You know, it’s great when an album shows up that’s made by a group of extraordinarily talented young people who share a vision for how traditional music should sound and be played? “Keane Connolly McGorman” is the debut album from Pádraic Keane, Aidan Connolly, and Fergus & Ruairí McGorman, a quartet of highly achieved musicians who have worked with each other in a variety of different contexts. What you get with it is a nigh-perfect bit of sophisticated and very beautifully set traditional music that discerning traditional music fans will absolutely adore. This is a brilliant album that I think everyone should own.
Even before listening, there are clues to the quality here, including the involvement of Jack Talty/Raelach Records (who only seem to put out quality records) and a testimonial by the great fiddler Paddy Glackin. But there’s also the individual reputations of the musicians involved, each of whom has a very strong track record. For example, I’ve written glowingly about three of Connolly’s fiddle albums, including "Be Off," "Portland Bow," and "Away On Up The Road" (with John Daly). Ruairí McGorman (bouzouki/guitar) has appeared on several standout albums I’ve written about, including (but not limited to) Connolly’s “Portland Bow,” Diarmuid Ó Meachair’s “Siúl na Slí,” Dan Brouder & Angelina Carberry’s “A Waltz for Joy.” Ruairí also appeared on his brother Fergus’s impressive 2018 flute album “Sweeping the Cobwebs Out of the Sky,” which was outstanding. (Incidentally, the McGormans come from a top shelf musical family – their parents are flute players Catherine McEvoy and Tom McGorman and their uncle the fiddle player John McEvoy.) And then there’s uilleann piper Pádraic Keane, who along with Páraic Mac Donnchadha (banjo) and Macdara Ó Faoláin (bouzouki), released “Beo,” an extraordinary album that might well have been the best of last year. Simply put, this is a superb group of players that are doing themselves justice here.
The ensemble playing on this album is stunningly good and it’s enhanced by great tunes and an approach to arranging that is elegant and nuanced. Tracks like “Ted Furey’s / …,” “Brogan’s Land / …,” “Séamus Mór McKenna / …,” and “Lady Iveagh” are all fine examples of this group’s depth and illustrate what this group’s music is all about. There’s a lot to love with these.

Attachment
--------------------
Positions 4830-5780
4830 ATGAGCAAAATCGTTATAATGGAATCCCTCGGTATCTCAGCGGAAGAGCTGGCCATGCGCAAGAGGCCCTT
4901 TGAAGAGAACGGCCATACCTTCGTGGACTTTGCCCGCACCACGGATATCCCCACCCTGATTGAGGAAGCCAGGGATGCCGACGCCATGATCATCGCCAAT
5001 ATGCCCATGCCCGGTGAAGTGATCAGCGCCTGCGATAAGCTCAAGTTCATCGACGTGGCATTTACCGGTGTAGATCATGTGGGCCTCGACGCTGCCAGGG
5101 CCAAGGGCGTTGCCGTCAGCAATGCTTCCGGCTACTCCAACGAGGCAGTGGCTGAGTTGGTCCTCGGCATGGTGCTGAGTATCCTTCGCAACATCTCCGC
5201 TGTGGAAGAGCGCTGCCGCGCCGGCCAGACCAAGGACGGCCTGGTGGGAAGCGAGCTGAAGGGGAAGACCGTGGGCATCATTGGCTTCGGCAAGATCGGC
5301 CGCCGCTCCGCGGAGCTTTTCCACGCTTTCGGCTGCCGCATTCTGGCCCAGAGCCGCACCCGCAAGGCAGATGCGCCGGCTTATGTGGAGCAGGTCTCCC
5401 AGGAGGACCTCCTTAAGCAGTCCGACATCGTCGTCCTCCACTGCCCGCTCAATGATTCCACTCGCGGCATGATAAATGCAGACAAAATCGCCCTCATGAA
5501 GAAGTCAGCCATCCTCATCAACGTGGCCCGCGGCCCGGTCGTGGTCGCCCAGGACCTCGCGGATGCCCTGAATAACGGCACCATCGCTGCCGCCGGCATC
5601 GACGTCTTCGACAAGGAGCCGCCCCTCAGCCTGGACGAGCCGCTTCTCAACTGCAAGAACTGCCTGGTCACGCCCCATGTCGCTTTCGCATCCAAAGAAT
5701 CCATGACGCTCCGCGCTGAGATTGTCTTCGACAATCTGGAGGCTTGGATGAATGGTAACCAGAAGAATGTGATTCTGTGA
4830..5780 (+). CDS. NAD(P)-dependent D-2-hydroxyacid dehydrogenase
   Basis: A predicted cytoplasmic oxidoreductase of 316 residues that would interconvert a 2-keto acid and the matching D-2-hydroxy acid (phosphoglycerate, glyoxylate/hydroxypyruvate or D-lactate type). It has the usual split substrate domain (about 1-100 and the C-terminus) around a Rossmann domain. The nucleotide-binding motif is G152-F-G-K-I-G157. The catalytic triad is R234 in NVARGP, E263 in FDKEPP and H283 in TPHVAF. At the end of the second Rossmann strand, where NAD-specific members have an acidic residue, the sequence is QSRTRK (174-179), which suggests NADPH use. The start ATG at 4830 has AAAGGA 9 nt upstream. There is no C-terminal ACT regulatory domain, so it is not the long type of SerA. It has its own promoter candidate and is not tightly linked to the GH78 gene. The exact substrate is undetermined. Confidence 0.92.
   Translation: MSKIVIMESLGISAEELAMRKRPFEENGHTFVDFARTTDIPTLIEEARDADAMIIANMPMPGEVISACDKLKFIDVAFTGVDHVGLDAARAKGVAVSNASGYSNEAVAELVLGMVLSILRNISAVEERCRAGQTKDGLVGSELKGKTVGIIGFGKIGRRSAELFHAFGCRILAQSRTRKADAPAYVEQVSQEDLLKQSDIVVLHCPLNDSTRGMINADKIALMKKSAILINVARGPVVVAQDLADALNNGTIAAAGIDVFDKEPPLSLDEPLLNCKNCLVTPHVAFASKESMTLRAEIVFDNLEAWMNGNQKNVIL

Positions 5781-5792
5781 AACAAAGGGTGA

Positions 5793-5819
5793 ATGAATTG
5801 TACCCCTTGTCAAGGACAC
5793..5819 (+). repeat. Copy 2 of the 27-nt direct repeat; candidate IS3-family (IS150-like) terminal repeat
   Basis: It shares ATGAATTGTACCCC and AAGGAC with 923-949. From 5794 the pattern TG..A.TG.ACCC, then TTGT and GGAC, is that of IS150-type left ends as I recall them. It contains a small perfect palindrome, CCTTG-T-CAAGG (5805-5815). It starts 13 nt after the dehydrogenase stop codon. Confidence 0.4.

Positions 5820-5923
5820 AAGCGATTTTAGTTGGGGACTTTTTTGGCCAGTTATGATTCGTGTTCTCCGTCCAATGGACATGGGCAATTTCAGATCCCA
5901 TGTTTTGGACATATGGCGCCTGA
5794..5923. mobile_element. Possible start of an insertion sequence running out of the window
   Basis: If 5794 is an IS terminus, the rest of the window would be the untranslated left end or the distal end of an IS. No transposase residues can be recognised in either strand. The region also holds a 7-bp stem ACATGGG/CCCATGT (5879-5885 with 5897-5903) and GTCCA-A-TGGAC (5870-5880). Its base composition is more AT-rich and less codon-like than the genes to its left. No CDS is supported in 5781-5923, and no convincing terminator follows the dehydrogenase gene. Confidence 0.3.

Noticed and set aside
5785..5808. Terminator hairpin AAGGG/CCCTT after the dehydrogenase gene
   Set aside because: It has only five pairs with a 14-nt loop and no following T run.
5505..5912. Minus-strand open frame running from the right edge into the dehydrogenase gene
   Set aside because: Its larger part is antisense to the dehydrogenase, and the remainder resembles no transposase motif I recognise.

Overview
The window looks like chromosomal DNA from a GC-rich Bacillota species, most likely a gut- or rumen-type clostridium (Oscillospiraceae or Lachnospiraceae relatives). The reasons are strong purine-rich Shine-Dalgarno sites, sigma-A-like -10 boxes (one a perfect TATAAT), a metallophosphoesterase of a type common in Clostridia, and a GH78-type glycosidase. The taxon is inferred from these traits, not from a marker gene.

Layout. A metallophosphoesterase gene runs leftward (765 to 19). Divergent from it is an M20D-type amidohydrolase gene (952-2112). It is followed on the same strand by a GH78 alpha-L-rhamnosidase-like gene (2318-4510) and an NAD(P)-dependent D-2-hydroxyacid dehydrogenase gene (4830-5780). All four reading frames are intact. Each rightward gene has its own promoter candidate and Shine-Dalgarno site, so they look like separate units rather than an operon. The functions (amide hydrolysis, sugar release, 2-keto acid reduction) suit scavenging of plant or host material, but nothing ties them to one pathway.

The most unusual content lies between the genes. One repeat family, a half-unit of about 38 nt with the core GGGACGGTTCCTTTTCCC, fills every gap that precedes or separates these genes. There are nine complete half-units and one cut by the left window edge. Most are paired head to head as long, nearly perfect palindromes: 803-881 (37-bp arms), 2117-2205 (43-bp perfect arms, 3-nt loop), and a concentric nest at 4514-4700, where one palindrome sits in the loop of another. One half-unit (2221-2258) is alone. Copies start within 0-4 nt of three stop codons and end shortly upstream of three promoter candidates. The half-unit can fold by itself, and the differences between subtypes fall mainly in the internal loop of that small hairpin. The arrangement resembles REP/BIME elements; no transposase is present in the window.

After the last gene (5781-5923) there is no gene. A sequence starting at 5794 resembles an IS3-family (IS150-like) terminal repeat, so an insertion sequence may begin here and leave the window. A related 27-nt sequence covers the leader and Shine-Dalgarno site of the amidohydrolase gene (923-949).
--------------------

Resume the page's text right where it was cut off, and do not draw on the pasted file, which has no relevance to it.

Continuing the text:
And while ensemble tracks are mostly the order of the day here, the album includes a few solo features that put the focus on group members’ individual achievement, including Fergus McGorman on the reels “The Road to the Glen / Toss the Feathers,” Keane on the slow air “The Mountain Streams Where the Moorcocks Crow,” and Connolly (with accompaniment by with Ruairí McG., bouzouki, and Jack Talty, piano) on “The Shannon / The Northern Lights of Old Aberdeen,” a crowd pleasing set of waltzes. Each musician’s playing is just lovely and thees tracks bring the album nice variety.
And if this weren’t enough, they hit you with a few curveballs, like Connolly’s melodion playing on “When Sick is it Tae you Want? / …,” which is fascinating to hear. And as cool as this is, it’s really the tracks that feature harpist Noreen O’Donohue that I think help elevate an already outstanding album. Her first appearance is on the Carolan tune “Robert Jordan,” where she brings stately grace to a gorgeous arrangement. (The harp is also something of a surprising textural shift, given the context.) Perhaps even more interesting is her appearance on “La Cinquantaine,” a 19th century French piece (made famous by the Woody Herman big band in 1940) that to me is one of the album’s highlights. Her strong playing enhances a well-considered arrangement which I think makes it one of the album’s highlights.
“Keane Connolly McGorman” is a marvelous collection that certainly has the world of traditional music buzzing. These four musicians are supremely talented and it’s a treat to hear them play, but talent will only take you so far. Here, really, it’s the combination of next-level musicianship, great good taste, and a sublime vision shared by everyone involved that makes this one as terrific as it is. If you’re a fan of traditional music, run out to get this one, it’s an absolute treasure. Learn more at www.raelachrecords.com.
Finally, speaking of young people who have a sense of how traditional music should be played, a huge congratulations to Éimhear Flannery of Rockchapel, Co. Cork, who won the 2024 Seán Ó Riada Bonn Óir/Gold Medal traditional music competition. It’s a major and well-earned achievement. And an extra special shout out to Boston’s own Seamus Noonan, who was one of the competition’s finalists and the only from America. Although the gold eluded him this time, the significance of even qualifying in such a prestigious and highly competitive event should not be overlooked – good stuff, Seamus!